Black Theater Honors

With no Technicolor competition, there can be no multicolor progress," costume designer Marcel Christian reminded his fellow nominees, as he accepted a 1998 AUDELCO Award for his work on Julius Caesar in Africa. His lanky, double-breasted stride across the stage of Aaron Davis Hall should have earned him Runway. Nothing, however, could compare in fierceness to blues singer Sandra Reeves-Phillips's performance of "Take Me As I Am," her show-stopper from Rollin' on the TOBA, which earned one of the awards for Best Female Performance in a Musical.

Though the "Word" was the theme of last week's celebration of the best in African American theater, language had to sashay extra hard to avoid being upstaged by all the deliciously flamboyant theatricality. Glamour-host Ntozake Shange tilted the balance in favor of dramatic poetry with her sultry champagne voice that transformed even banal names and titles into lyrical shards. Novelist Ishmael Reed was also eloquently on hand to honor Dutchman author Amiri Baraka, who, along with Ed Bullins and Melvin Van Peebles, received an Outstanding Pioneer Award. "Baraka is to English syntax what Thelonious Monk is to the chord," Reed intoned.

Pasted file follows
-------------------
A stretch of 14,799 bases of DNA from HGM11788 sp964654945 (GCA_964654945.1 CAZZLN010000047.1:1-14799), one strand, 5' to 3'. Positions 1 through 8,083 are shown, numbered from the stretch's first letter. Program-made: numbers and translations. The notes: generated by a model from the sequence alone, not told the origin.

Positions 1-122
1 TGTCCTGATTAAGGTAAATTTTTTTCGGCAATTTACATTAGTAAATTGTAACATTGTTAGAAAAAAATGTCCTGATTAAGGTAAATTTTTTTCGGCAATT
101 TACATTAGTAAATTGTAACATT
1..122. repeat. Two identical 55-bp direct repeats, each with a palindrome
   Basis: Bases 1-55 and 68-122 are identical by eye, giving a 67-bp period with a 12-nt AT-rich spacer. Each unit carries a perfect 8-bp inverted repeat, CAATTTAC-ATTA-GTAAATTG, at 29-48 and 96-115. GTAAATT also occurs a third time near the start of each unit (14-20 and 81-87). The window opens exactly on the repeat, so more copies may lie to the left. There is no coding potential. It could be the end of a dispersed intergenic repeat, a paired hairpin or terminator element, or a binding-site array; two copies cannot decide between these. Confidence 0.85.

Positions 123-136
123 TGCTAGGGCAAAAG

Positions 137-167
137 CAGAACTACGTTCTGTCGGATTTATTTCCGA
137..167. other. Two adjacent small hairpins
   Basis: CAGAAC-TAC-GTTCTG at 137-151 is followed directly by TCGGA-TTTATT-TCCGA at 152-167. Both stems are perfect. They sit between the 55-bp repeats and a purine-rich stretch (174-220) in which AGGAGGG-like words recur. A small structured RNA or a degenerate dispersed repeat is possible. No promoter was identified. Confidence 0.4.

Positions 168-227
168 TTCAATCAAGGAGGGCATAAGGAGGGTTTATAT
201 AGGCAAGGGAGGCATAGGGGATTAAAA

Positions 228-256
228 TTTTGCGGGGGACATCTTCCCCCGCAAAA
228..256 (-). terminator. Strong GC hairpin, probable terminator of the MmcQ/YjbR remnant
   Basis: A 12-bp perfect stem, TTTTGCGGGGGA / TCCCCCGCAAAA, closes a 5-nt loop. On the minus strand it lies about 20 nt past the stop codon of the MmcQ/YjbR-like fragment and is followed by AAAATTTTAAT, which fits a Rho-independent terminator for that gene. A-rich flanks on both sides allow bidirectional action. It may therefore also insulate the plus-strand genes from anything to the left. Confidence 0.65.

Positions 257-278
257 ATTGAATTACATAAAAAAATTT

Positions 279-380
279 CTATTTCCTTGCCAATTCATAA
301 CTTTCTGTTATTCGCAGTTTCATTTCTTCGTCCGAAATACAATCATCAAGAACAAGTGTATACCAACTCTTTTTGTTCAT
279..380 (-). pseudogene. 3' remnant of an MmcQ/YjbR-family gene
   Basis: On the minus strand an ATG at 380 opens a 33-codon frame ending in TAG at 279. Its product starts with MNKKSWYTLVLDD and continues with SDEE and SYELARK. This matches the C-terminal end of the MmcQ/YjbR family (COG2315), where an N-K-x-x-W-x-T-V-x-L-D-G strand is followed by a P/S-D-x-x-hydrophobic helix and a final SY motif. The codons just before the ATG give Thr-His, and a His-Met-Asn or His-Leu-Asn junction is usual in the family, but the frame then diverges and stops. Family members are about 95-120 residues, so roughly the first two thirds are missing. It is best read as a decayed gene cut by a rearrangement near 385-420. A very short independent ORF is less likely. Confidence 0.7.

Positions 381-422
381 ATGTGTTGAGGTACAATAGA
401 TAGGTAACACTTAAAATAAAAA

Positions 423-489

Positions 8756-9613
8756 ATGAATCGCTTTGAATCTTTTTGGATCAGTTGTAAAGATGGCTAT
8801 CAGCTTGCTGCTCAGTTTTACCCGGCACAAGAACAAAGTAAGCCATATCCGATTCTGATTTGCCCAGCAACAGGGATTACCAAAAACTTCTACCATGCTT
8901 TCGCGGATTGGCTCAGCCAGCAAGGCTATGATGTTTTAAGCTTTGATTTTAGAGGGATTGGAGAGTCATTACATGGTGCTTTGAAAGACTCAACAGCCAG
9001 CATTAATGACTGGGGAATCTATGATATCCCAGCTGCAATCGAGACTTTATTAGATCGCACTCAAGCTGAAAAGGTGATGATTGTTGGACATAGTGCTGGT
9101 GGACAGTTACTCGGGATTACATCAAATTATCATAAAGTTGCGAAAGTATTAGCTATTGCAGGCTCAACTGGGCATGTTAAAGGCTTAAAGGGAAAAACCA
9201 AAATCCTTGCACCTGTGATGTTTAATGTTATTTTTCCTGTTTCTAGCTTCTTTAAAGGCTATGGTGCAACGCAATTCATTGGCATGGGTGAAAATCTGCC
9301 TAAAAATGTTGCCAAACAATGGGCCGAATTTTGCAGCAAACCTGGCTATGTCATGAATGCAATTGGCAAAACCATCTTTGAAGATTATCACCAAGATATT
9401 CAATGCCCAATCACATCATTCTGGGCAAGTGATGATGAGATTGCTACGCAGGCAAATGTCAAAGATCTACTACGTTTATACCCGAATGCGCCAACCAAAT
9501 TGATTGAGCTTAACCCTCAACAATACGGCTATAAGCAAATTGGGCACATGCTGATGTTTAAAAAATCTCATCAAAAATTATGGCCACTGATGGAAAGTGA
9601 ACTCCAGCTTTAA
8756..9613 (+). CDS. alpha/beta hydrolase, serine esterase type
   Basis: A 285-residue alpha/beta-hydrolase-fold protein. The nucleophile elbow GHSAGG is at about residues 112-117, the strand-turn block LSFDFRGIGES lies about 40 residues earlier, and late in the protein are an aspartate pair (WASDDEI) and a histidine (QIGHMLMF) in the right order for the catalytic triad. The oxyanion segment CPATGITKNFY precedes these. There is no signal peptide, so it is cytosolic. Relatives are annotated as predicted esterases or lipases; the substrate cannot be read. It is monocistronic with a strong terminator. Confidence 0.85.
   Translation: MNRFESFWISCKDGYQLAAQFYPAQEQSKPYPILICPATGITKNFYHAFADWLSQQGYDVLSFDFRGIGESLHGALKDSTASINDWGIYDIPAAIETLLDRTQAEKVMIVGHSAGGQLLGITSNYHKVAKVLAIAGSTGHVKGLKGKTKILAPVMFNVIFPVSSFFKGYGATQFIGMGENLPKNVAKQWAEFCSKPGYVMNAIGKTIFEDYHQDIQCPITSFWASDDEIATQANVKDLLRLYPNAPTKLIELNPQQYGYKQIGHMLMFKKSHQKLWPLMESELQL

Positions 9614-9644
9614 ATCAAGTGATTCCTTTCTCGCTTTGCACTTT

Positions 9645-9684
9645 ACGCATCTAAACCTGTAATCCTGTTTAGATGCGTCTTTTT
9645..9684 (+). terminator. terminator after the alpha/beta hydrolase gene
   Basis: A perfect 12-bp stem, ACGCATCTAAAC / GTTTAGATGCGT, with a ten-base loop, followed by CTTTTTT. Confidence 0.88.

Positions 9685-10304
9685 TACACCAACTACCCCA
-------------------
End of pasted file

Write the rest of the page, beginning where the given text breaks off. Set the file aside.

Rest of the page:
Community spirit was high, with nearly everyone commenting on the importance of being recognized "by your own." "These awards are the sunshine of black theater," Lillie Marie Redwood said after winning top playwriting honors for Imperfection Flawed. Her script takes its place in the rich 26-year-old history of AUDELCO-winning plays, which includes A Soldier's Play and The Colored Museum—powerful evidence of the word's ability to both move and shake us.

 
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